Edible Future

Project

Food in Japanese culture is both central, and highly valued. Products like Wagyu Beef, Tuna and Matsutake mushrooms can often command seemingly obscene price levels both in Japan and abroad. Yet these days, more than 70% of the country’s food is imported from the US, China and Europe. For some, this is a cultural crisis. For others, it is a national security risk.

In the extreme condition of the “compact city” policy proposed by Japan’s government, the country’s remaining populations will move to only 3 mega cities—Tokyo, Osaka, Nagoya. In turn, because of the massive amount of land that has become de-urbanized, Japan will be able to produce and export their well-known luxury food within this massive amount of vacant land.

This project endeavors to visualize the relationship between people, nature and mechanized luxury agriculture.

Interview

Who influences you graphically?

Shohei Otomo, Japanese artist, creatively using manga to address contemporary Japan social phenomenon. His graphic is combination of tradition and modern, elegance and vulgarity, full of strong contrast and interesting juxtaposition.

Graphic reference also includes Wes Jones’ work and UCL Bartlett CJ Lim Studio work.

Also affected by scenes in Movie Inception and Doctor Strange, when space collapse, you can see view, plan, elevation in the same frame.

What prompted the project?

Our topic was the future of the landscape of Tokyo where we sought to explore the relationship between automation, efficiency and human in future Japan.

The Project started with the government’s planning proposal for a“Compact City”, a general concept which includes no geographic nor spacial characteristic, under a circumstance that the population of the metropolitan area of Tokyo is forecast to fall by over 1/3 over the next 50 years.

The Japanese government aims that cities will shrink efficiently under rational control rather than shrinking autonomously. I was interested in the new social and spacial form which arises from the concept of the compact city. What will happen with the left-over land and in the city? Does that mean a dystopia or actually a development in the right direction towards a more efficient Japan? As a result I start drawing different maps of the “Compact City” and eventually visualises  2 different models; linear & islands.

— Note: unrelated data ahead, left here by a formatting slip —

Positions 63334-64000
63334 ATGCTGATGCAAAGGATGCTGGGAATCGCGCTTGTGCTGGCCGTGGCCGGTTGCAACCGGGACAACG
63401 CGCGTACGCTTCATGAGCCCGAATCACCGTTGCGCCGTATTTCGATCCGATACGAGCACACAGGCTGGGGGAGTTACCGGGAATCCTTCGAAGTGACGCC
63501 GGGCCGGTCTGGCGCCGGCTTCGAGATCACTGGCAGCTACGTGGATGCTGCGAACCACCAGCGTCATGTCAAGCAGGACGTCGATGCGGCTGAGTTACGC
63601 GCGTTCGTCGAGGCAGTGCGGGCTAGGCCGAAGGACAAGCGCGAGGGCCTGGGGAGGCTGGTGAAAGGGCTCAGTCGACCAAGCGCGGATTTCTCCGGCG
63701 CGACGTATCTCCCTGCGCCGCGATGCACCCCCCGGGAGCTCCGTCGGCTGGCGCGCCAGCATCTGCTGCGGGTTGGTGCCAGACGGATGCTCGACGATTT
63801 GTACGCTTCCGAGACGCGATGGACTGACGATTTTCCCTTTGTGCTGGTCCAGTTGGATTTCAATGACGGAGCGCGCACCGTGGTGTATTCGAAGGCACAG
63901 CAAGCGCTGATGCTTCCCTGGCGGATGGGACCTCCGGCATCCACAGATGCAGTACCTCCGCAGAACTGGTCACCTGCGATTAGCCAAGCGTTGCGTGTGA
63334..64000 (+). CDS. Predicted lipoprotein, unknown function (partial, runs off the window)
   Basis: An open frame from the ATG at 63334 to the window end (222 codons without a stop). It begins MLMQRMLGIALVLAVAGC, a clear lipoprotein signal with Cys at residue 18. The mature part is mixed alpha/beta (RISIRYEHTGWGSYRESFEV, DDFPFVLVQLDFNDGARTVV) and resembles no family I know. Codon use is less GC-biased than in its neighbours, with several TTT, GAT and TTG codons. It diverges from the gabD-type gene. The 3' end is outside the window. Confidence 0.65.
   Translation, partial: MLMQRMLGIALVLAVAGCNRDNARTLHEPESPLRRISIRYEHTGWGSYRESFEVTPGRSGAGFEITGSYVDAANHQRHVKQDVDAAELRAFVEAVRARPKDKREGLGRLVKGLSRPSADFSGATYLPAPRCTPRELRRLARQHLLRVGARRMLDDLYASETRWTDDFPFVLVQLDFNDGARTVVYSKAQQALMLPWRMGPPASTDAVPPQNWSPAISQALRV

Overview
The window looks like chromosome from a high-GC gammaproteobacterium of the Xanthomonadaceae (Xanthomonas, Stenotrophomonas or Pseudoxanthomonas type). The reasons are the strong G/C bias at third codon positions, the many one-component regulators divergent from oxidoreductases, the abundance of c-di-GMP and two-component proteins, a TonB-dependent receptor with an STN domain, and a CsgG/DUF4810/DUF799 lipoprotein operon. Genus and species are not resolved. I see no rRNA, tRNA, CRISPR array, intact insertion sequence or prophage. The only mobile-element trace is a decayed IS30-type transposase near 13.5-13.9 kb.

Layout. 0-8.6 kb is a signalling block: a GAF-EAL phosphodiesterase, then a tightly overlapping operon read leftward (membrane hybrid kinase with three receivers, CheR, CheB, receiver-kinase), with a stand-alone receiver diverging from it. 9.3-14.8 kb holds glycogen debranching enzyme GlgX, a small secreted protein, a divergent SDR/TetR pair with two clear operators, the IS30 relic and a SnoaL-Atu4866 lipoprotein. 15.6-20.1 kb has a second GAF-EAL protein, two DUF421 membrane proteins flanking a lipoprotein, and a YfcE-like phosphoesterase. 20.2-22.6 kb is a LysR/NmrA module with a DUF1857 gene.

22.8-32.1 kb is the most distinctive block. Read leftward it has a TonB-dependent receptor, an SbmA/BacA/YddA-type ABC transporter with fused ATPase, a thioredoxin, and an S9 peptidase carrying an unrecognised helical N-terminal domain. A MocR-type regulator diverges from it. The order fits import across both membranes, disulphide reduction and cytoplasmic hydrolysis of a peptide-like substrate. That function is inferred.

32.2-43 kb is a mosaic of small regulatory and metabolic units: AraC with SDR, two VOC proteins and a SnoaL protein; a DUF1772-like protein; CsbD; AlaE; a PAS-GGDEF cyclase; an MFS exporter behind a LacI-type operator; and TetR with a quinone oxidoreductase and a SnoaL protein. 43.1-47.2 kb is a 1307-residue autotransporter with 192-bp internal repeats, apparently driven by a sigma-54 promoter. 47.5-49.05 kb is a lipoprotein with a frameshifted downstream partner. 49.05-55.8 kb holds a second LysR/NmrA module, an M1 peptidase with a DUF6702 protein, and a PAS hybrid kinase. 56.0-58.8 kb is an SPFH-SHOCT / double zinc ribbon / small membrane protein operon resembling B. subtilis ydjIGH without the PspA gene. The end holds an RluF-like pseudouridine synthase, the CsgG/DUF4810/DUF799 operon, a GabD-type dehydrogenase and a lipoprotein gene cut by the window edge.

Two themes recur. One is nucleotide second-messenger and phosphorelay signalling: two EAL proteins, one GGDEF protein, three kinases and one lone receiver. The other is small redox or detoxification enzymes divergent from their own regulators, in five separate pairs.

Existing Map of Tokyo

Linear City

Island City

What is your take on colour_ what defines the absence/presence of this within your drawings?

The aim was to try and replicate the mechanic architecture drawing style of the 90s by using a combination of black, white, red, in order to depict an automated, efficient future.

The core “object” in the drawing defines these differences. In the first series of drawings, “linear city”, a scenario where everyone resides and works along the red “pipe” is depicted where the colour red is used to highlight different typologies of “pipe”. In the second series of drawings, “island city”, a scenario which features large differences between what is in and out of the boundary is portrayed, here so different densities of lines and different pattern are used to illustrate this relationship interior vs exterior relationship.

What was your work process in terms of project development and production of images?

We were asked to think whilst producing. Here I quote a sentence from the syllabus: “You think through making and experimentation (drawing, modeling, photographic, collaging, etc), rather than trying to figure out the way forward in your head (or in self-oriented text and notes)”

Instead of structuring the entire project and using the drawing as mere tool of representation, the drawings were used as primary tool through which I articulated and developed the project. The project went from a moment where I visualised the idea—the idea was refined to the be visualised once again. At the very start all that I was keen on was of exploring this threshold between technology and humanity, as such I drew the elevated “Hyperloop style” railway, robotic arm in a ramen restaurant, circular and automated farmland as first possible scenario of Japanese landscape future. Later I synthesised these elements and eventually found my way to the final product: Edible future.

How important where the montages as process images? What role did these play?

The montages were used through the process of exploration of possible future scenarios. These are not in the big picture of Edible Future, but a different attempt in trying to explore the threshold of future island city and the differences between in and out.

Are you interested in exploring this speculation further?

Yes, but in a more cautious way. In many reviews the panel questioned the failure within many contexts of the mega structures typology raising the question of why it would work this time round. For me the transition between the current Japan and a super automated Japan has not yet been illustrated clearly.

Where do you see the future of these three mega cities- how sustainable is this super urban scenario?

I don’t think these kinds of mega structure will be built in a near future. What I was aiming for wasmore to provide one scenario, that would invite the public to imagine the implications of a “compact city” .

There is always an ultimate dream with regards to robot sand automation. Luxury food in Japan, like Wagyu beef, Tuna and Matsutake are always depicted as hand-made, well handled, we appreciate these high-quality products but also try to replicate them whilst  merchandising them somewhere else (Australia has already established their own Wagyu beef business association). Large amounst of land in the tendency of depopulation, advanced technology, super obsessive food culture makes Japan a good test-out place for this automated luxury agriculture scenario.

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